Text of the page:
Iran’s supreme leader Ayatollah Ali Khamenei rejected proposals for direct negotiations with the United States after U.S. Vice President Biden floated them last week.
Khamenei’s refusal reflects the known and explicit position of Iranian hardliners, explicitly expressed in the context of mass protests as recently as November. Prominent U.S. media outlets nonetheless insisted as recently as December that the U.S. should seek direct bilateral talks of the kind now firmly foreclosed by Khamenei.
Multilateral talks between Tehran and the so-called P5+1 nations – the U.S., Britain, France, Russia, China, and Germany – are meanwhile scheduled to resume later this month in Kazakhstan. Three rounds of similar talks ended without progress last year after Tehran demanded Western powers roll back their sanctions before the regime would discuss making concessions regarding its nuclear program, which is widely suspected of having a clandestine component.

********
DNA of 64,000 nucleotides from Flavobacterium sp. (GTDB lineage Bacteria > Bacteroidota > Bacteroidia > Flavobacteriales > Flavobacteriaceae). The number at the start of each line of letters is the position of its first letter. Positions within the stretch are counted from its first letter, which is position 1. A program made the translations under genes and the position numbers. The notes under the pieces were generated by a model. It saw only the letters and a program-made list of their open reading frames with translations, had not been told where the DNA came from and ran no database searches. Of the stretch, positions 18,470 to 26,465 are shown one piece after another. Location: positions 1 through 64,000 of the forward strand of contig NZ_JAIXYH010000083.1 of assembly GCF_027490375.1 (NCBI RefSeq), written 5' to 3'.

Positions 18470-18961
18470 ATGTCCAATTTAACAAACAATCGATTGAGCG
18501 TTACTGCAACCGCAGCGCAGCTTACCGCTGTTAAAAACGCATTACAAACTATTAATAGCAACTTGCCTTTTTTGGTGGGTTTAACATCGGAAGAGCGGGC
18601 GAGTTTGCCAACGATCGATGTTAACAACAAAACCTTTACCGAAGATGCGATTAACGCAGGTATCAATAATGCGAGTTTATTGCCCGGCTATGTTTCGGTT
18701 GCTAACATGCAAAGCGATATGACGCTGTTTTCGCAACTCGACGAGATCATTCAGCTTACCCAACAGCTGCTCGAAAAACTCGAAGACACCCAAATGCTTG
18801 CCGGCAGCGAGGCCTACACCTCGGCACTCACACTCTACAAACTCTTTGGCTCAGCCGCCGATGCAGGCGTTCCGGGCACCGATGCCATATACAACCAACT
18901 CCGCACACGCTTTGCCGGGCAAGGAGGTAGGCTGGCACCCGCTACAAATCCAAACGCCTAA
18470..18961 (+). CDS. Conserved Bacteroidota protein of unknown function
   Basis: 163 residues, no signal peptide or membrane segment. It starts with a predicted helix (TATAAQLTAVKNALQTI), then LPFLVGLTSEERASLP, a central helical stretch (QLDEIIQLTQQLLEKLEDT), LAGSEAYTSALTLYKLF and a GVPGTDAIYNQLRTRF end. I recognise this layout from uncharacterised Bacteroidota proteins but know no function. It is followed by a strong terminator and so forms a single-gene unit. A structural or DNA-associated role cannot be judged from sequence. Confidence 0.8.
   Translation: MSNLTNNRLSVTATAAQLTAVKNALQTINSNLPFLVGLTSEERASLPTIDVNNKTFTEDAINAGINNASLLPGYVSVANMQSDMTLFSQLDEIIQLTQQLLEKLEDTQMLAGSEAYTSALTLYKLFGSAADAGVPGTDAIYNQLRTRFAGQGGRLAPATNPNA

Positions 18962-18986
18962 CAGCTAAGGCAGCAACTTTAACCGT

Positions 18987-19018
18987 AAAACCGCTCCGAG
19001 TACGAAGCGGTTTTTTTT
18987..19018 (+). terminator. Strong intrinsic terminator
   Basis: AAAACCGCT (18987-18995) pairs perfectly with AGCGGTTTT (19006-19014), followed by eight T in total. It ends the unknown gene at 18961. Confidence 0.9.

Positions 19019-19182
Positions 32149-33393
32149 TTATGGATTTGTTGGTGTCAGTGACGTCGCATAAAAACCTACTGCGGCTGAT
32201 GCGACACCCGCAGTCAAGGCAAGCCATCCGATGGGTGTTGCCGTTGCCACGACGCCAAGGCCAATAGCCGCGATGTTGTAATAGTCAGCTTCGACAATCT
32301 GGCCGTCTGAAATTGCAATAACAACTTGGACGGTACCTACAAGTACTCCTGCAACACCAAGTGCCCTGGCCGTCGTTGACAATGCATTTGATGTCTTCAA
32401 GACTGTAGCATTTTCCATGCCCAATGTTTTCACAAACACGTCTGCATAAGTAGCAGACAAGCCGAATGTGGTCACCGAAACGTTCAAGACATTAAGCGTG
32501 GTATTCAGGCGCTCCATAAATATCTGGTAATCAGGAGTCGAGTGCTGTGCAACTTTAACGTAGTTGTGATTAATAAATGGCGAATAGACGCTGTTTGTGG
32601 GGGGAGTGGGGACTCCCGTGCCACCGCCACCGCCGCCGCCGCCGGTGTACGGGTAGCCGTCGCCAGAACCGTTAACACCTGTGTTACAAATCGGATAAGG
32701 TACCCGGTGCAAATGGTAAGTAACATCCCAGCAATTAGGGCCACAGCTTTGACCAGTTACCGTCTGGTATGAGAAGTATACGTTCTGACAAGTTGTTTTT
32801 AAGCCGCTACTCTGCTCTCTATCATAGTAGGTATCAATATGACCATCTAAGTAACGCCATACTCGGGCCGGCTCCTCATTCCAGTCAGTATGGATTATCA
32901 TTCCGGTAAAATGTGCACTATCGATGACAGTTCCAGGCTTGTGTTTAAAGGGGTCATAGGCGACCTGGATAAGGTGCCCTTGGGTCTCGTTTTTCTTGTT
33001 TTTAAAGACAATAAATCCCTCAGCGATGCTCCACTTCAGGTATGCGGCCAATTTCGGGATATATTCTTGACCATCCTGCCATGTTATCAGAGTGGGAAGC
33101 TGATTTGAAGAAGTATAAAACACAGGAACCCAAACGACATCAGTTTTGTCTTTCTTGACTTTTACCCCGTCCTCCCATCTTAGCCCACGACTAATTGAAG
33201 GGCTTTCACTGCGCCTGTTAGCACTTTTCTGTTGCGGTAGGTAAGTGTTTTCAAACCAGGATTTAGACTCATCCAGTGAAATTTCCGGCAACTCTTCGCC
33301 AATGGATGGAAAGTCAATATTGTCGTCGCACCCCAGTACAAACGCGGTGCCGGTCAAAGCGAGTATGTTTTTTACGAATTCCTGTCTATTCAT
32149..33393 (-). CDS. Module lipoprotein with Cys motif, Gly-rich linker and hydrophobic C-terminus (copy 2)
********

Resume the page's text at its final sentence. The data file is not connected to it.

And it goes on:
An ex-Iranian diplomat recently warned that Tehran intends to use nuclear weapons it acquires against Israel and against other American allies.
Analysts fear that even if Iran declines to use weapons of mass destruction, it will use their existence to blackmail rival states and expand its regional influence. Arab states have expressed particular concerns about such scenarios, which include Iran using the immunity provided by nuclear weapons to seize territory it claims for itself, including the entire nation of Bahrain. In July 2010, the UAE’s ambassador to the United States publicly made the case that the benefits of bombing Iran’s nuclear installations outweighed the costs. Leaked cables emerged later that year indicating that Saudi Arabia had privately urged U.S. officials to strike Iran.
[Photo: DragonFire1024 / Wiki Commons]